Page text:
09 December 2006

Someone's Been Sleeping in My Story

W. W. Denslow was L. Frank Baum's partner for Father Goose, The Wonderful Wizard of Oz, and Dot & Tot in Merryland, the first two titles becoming bestsellers. But the pair broke up over royalties and credit for the blockbuster 1902 stage adaptation of Wizard, and over personalities--Denslow was a talented but difficult man.

Baum and Denslow shared the rights to the characters of the Scarecrow and Tin Woodman, and both men started newspaper comic pages about them. (Denslow's has lately been adapted into book form by Hungry Tiger Press.) Both also created several more children's books in the first decade of this century; Baum excelled in novels, Denslow in picture books.

Three of those picture books appear in the
International Children's Digital Library, and they show both Denslow's talent at comic art and design, and his lackluster storytelling. Denslow's Three Bears is a good example. In this version, a little girl named "Golden Hair" stumbles into the forest home of "Papa Bear, Mama Bear, and Tiny Bear." She sees three soup bowls of different sizes. A couple of details differ from the tale we know, but it's basically familiar, right?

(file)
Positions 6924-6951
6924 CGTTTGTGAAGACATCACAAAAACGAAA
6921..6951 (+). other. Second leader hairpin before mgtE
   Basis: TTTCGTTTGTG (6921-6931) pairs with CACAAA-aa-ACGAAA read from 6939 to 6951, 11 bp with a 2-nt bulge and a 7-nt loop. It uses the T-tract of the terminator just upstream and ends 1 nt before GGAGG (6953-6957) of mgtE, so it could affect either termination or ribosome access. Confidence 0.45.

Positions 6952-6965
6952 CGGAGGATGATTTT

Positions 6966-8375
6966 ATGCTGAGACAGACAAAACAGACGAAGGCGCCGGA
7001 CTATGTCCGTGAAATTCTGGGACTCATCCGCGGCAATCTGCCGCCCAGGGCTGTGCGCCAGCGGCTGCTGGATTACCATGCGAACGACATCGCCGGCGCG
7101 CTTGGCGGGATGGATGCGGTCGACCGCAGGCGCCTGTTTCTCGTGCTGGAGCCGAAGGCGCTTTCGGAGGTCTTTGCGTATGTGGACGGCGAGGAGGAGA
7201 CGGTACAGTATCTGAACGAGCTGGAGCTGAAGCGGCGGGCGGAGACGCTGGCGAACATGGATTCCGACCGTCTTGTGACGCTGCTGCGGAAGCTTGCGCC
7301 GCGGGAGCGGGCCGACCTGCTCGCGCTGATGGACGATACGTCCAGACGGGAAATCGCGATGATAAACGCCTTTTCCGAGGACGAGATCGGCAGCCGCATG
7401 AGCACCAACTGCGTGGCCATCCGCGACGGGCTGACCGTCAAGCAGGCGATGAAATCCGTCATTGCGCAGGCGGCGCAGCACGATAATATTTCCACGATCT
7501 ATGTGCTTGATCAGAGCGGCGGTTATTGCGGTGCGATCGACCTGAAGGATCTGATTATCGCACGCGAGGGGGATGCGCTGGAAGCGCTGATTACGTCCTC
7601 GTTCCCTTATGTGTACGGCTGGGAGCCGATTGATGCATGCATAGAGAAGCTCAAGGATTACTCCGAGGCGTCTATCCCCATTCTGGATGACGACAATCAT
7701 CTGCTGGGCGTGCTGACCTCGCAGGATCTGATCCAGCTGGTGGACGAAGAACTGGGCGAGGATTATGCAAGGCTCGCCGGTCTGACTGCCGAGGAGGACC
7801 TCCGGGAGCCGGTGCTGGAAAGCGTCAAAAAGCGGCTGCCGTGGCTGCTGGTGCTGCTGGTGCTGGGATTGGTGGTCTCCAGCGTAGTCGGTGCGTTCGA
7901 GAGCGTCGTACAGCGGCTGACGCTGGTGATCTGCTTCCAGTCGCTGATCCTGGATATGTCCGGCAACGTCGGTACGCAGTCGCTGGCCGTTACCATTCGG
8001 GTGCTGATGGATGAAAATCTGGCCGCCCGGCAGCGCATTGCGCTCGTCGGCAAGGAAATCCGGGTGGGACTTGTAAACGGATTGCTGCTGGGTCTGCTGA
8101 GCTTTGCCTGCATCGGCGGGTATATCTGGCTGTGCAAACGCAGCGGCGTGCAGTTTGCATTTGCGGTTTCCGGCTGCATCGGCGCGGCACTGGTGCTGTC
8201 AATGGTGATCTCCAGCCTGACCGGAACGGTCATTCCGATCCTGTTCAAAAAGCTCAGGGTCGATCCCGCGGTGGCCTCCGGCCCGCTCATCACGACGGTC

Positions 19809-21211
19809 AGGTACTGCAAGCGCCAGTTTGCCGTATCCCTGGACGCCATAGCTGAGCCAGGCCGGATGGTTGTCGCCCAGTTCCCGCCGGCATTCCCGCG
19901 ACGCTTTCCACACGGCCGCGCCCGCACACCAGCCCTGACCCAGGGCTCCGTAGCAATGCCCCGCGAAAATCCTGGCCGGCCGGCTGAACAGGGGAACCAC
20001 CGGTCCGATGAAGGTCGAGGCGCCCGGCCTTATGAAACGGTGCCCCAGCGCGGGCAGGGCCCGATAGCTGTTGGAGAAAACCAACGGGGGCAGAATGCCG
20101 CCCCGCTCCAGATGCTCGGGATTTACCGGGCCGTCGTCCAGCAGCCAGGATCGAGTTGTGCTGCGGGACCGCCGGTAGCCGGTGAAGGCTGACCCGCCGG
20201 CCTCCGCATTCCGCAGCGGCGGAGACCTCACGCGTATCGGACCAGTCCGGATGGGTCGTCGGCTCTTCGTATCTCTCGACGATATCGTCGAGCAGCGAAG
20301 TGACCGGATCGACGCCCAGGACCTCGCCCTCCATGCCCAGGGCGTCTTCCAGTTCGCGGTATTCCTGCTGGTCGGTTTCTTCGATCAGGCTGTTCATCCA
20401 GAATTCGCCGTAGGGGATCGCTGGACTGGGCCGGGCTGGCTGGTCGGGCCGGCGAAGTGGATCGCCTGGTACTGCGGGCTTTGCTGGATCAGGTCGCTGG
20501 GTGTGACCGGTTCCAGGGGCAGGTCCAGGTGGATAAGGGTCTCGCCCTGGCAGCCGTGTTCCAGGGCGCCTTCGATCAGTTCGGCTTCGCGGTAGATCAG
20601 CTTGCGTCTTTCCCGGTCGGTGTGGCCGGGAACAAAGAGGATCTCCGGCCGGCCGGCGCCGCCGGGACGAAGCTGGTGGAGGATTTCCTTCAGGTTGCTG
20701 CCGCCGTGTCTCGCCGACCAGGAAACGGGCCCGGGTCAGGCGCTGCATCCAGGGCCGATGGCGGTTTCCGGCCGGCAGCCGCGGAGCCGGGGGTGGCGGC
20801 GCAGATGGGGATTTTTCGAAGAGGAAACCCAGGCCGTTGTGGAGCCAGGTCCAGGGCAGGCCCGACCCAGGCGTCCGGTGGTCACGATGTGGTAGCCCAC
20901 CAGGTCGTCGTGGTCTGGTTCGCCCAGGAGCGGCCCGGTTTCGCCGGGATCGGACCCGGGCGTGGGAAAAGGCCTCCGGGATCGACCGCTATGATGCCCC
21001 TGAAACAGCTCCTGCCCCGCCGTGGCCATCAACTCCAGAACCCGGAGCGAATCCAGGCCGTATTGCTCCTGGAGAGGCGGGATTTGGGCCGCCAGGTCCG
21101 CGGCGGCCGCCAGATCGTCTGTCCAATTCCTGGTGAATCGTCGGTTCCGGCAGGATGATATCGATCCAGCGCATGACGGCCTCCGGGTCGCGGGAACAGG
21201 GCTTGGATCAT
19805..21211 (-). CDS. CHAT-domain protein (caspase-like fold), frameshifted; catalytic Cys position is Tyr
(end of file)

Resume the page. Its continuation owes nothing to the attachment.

Then Golden Hair decides what she really wants to do is clean the house. Bears, we must infer, are not very tidy. The bear family comes home, and they're so happy to have free maid service that they invite Golden Hair to share their soup. (The book says nothing about what bowl she uses.)

The bears and Golden Hair have such a good time playing "hi spy" that all four walk off to visit the little girl's grandmother. Then all five characters eat supper, "with tea for the elders and nice sweet milk for Golden Hair and the Tiny Bear." Grandmother and the Bears decide to live together, with Golden Hair apparently doing all the housekeeping, and other children come to play with the jolly bears. The end.

Denslow's drawings for this tale are delightful; I especially like the picture of one bear holding Grandmother's yarn while she knits. But Denslow removed every trace of conflict from his source. He doesn't even acknowledge the potential conflict between what he describes and readers' expectations, as in some subversive takes on traditional tales. Denslow's Three Bears contains nothing but jollity, which means there's really no story at all.

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